The burden of proof

This column first appeared in the Salmon Arm All Month Edition of the Friday Am in November 2013

Is it me or is the burden of proof especially heavy these days? I am gobsmacked at the sheer expense incurred by unearthing the truth behind the Senate and Ford scandal. Not that I’m not also gobsmacked by the scandals themselves, but the cost associated to both is what really leaves me reeling.

If I understand this correctly, we (and by we I mean you and I and everyone who pays taxes) have spent, on three senators alone, $500,000 in auditing fees. Which, if you follow my logic, means we’ve spent more money on checking into the problem than the actual problem cost in the first place. Now, again, it might just be me, but if my car repair cost me more than its total original cost, I probably wouldn’t have that car anymore. It would have promptly been picked up by the tow truck and sent to the wreckers.

We’ll likely never know how much money the citizens of Toronto have paid their municipal police force to unearth the alleged video of the alleged crack pipe smoking. I’m pretty comfortable alleging that it would be more money than anyone would ever put in any pipe and smoke.

On the other hand, we have the corruption inquiry in Quebec. We’ll probably never really know how much the inquiry will have cost the economy of Quebec and, in this case, it likely pales in comparison to what the bribes amounted to in the first place, but there again, the burden of proof, rather than the infractions themselves, has hijacked the headlines.

Perhaps it’s the drama that enthralls us. An episode of Coronation Street on steroids paid for by taxpayers. Who said what, who did what, who spent what, who hid what, who got what. Aren’t we really missing the point? The opportunity to repair, redress, correct, improve and move on. I think so.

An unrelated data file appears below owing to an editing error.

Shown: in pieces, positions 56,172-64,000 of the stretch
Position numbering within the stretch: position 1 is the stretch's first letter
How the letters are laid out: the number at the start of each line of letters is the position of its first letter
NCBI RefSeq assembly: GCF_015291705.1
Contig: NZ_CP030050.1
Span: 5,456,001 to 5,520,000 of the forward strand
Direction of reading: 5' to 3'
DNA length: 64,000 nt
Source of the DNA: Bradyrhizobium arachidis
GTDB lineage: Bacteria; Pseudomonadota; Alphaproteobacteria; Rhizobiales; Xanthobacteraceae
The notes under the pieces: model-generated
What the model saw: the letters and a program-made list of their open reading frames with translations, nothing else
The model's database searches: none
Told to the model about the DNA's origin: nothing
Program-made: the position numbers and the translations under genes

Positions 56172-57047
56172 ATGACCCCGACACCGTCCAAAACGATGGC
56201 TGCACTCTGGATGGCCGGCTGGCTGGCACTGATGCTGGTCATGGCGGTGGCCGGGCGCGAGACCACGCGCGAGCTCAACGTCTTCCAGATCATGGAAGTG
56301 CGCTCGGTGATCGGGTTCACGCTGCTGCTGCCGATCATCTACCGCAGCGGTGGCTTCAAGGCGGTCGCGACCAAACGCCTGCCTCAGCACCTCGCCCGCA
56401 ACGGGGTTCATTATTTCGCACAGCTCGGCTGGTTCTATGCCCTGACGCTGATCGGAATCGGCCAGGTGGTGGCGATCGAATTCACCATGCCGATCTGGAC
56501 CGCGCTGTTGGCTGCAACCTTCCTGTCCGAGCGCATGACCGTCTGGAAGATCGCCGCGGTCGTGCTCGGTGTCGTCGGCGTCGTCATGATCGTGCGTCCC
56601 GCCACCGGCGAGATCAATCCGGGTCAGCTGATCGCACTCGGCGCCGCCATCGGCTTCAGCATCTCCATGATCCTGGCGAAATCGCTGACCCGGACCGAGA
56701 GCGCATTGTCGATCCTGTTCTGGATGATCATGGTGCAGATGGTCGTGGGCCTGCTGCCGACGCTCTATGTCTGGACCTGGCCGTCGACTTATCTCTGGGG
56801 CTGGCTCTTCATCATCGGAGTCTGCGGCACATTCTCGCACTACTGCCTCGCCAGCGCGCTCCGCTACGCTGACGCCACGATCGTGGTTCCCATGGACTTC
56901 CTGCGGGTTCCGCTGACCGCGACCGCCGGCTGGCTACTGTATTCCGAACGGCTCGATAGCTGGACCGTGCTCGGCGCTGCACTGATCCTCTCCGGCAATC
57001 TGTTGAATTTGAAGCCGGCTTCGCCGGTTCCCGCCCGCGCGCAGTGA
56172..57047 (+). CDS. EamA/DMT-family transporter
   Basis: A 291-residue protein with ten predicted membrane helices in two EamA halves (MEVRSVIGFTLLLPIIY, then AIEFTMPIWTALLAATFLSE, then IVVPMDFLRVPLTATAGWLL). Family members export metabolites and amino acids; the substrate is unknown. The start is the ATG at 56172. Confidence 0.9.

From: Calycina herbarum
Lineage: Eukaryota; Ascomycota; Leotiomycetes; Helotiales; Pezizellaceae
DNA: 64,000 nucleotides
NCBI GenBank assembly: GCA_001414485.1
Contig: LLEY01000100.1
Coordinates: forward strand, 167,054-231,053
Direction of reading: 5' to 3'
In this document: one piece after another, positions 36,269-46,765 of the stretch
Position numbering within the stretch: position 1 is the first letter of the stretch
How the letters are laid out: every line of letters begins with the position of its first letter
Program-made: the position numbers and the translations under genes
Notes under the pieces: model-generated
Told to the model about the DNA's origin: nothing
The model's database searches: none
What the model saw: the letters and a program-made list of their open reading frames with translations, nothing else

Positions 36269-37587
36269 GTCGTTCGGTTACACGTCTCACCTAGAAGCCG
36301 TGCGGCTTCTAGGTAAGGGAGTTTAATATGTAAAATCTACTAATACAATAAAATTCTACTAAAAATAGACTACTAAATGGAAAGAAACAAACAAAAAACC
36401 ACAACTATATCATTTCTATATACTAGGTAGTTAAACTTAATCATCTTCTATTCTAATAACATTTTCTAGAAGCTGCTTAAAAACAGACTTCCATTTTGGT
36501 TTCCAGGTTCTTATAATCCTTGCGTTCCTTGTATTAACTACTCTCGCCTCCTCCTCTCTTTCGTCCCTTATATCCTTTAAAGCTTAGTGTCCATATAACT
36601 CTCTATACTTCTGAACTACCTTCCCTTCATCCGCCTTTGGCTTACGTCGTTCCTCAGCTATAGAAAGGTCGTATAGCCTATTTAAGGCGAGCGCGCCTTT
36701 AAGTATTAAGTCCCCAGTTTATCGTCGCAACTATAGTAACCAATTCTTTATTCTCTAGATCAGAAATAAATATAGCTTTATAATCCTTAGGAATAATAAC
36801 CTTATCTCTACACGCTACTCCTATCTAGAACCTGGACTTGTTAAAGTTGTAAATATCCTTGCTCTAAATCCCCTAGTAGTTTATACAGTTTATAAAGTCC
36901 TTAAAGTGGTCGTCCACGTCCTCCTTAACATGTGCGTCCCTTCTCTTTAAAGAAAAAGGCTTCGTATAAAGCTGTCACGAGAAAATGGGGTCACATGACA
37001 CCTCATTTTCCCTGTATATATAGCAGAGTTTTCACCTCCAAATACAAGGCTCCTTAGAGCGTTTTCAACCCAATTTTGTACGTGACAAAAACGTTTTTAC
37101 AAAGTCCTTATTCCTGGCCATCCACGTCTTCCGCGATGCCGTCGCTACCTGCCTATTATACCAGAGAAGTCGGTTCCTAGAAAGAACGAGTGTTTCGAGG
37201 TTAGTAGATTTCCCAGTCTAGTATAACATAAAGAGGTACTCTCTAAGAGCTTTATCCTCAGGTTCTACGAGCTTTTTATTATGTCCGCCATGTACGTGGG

We spend so much of our lives explaining, apologizing, justifying, projecting and blaming. It’s ridiculous. And we’ve no one to blame but ourselves. We elected them. And we keep electing them. What’s more, we give them permission to use their mandates as opportunities to get re-elected. Consider Harper’s speech at the recent Conservative convention. He wasn’t speaking to the problem, he was making the case for his next majority, complete with thundersticks, no less. Listen to Rob Ford’s radio broadcast apology. He turned it into a campaign speech. Tricky that. But he did it and his approval ratings are up.

When the late Edward Kennedy, one of the longest serving and most respected politicians of our time famously said “The work goes on, the cause endures, the hope still lives and the dream shall never die”, he was talking about leadership, not election campaigns. Our politicians would do well to remember this. If you win, and good for you if you do, then lead. And keep the campaigning to the painful number of days of rhetoric we endure every election period.

When you make a mistake, admit it, redress it and get back to work. It’s enough that we have to pay for the mistakes in the first place. Please don’t make us pay for the rest. The burden, it seems to me, is too costly to bear. Unless, that is, you think we have money to burn.
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One Response

  1. […] out the full version of Louise’s latest – The burden of proof – (Blahgg Blog : Nov. 8 […]

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